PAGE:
Since the application for registration requires the deposit to be the “best edition” of a work, what kind of deposit does the Copyright Office recommend for an online-only publication?
The “best edition” of a work is the edition, published in the United States at any time before the date of deposit, that the Library of Congress determines to be most suitable for its purposes” (emphasis added). 17 U.S.C § 101.
Many people are confused by this term and believe that they must send whatever the Library of Congress prefers. However, this statutory definition only applies to works that were published within the United States in multiple “editions” or versions prior to the date of submission of the application.
If the work was published within the United States in multiple formats, and if one or more of those formats are listed in the Library of Congress’s “Best Edition Statement,” the applicant generally should submit two complete copies of the best edition. Specifically, if the work was published in one of the formats listed in the Best Edition Statement, the applicant should submit the work in that format. If the work was published in two or more of the formats listed in the Best Edition Statement, the applicant should submit the work in the format that is listed first. Moreover, the statute authorizes the Register of Copyrights to allow different deposits for certain published works by regulation.
If a work, such as a photograph, is unpublished, there is no best edition requirement and any form of deposit that provides “a complete copy” is acceptable. For example, a PDF file containing all of the images in a size that allows them to be viewed adequately would be acceptable.
If a photograph is only published in electronic form (e.g., distributed only online), there is no best edition requirement and virtually any complete copy would satisfy the deposit requirement. The Office strongly encourages applicants to upload a digital file through the electronic registration system, rather than submitting a physical copy of the work.The individual files may be uploaded in any of the following formats: JPEG, GIF, TIFF, or PCD. Alternatively, the digital files could be placed on a flash drive, CD-ROM (including CD-RWs) or DVD-ROMs. In both cases, ZIP files compressing these files together or PDF package of those files would be acceptable.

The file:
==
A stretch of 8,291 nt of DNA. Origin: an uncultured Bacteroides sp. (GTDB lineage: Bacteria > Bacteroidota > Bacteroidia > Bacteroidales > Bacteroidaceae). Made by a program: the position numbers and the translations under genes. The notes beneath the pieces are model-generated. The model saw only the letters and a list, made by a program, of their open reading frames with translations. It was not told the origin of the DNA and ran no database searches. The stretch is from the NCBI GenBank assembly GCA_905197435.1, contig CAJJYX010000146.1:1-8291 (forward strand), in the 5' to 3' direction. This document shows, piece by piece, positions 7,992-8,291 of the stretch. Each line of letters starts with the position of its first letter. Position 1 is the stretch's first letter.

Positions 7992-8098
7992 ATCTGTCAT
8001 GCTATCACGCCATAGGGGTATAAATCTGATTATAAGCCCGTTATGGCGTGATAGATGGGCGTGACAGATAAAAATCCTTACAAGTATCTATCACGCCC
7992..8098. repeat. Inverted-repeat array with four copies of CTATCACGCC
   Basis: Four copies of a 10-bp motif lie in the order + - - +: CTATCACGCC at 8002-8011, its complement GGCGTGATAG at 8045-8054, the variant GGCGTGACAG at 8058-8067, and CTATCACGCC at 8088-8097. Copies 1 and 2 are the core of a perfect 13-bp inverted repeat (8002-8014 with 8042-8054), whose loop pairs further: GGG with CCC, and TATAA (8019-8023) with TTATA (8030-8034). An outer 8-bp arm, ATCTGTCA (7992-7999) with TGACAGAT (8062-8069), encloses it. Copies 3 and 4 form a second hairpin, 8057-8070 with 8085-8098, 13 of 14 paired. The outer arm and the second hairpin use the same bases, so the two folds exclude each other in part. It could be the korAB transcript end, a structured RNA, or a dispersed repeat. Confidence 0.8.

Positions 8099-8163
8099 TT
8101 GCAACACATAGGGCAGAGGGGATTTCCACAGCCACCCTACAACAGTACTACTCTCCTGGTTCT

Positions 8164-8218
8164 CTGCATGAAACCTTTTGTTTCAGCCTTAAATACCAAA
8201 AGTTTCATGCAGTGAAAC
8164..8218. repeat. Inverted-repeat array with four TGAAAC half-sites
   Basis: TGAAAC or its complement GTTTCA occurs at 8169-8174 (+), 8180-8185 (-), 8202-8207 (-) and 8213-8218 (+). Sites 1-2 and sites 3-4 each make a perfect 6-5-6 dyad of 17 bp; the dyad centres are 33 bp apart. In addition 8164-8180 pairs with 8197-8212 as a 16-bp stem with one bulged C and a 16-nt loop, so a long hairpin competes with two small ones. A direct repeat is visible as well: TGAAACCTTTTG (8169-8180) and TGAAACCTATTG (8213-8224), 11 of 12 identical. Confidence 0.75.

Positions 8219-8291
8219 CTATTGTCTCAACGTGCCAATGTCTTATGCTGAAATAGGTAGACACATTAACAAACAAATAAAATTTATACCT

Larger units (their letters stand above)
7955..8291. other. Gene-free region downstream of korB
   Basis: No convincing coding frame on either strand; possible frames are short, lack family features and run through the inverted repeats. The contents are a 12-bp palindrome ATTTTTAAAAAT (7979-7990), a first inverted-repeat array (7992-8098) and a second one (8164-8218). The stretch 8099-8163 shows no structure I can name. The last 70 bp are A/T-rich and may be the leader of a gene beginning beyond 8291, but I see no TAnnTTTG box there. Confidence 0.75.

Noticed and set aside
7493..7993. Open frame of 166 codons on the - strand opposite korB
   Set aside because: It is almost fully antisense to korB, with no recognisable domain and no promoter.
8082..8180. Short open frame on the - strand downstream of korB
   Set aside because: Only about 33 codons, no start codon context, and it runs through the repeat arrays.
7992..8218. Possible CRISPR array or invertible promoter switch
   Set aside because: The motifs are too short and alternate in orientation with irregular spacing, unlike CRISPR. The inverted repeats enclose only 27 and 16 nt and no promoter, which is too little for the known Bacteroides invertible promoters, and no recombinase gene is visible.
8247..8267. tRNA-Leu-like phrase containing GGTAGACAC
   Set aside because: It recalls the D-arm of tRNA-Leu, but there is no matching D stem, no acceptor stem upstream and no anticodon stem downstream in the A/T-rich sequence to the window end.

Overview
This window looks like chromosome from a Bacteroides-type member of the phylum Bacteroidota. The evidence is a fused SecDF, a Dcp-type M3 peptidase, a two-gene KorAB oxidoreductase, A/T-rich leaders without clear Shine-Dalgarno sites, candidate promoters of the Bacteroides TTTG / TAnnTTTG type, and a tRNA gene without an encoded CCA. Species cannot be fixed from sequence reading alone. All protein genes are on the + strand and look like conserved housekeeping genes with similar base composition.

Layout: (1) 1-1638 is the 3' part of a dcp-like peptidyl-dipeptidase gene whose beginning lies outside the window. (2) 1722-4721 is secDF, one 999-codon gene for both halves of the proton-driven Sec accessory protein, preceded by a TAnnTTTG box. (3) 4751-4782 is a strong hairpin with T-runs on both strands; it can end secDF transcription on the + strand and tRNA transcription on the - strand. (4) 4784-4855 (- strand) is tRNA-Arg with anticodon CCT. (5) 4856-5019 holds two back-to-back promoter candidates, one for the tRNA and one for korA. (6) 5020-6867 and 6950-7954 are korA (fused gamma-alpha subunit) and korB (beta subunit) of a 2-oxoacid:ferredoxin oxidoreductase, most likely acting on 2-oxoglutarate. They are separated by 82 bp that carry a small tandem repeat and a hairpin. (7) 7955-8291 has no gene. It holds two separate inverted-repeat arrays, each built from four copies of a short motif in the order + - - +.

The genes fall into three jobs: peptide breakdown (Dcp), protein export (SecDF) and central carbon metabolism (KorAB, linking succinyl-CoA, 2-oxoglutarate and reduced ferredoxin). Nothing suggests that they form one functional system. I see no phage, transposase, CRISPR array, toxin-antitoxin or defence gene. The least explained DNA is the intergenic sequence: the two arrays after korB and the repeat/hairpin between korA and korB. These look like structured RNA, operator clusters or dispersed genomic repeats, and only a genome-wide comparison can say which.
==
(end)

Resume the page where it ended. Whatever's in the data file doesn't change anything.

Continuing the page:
If the photographs are published in physical form, generally, the highest quality of that photograph that was distributed to the public should be sent as the deposit following the regulatory list of preferences in 37 CFR § 202.20 and Appendix A to Part 202.
In addition, the following types of works are not subject to the best edition requirement:
Works published in a single format. If the work was published within the United States in a single format, the applicant may submit the work in that format. There is no need to create another copy of the work in a different format that the Library may prefer. For instance, if a book was published solely in paperback, the applicant may submit the paperback, even if the Library may prefer to receive a hardback.
Works published in multiple formats that are not listed in the Best Edition Statement. What if the work was published within the United States in multiple formats, but none of those formats are listed in the Library of Congress’s “Best Edition Statement”? In such cases, there is no need to create another copy of the work in a format that the Library may prefer. For example, if a motion picture was published as a digital cinema package (“DCP”) and on DVDs, the applicant may submit the DVD, even if the Library may prefer to receive a 70mm print.
Works published solely in a foreign country. If the work has been published solely in a foreign country, and has not been published in the United States, the applicant may submit one complete copy of the published work.
Rob Kasunic, Director of Registration Policy and Practices at the U.S. Copyright Office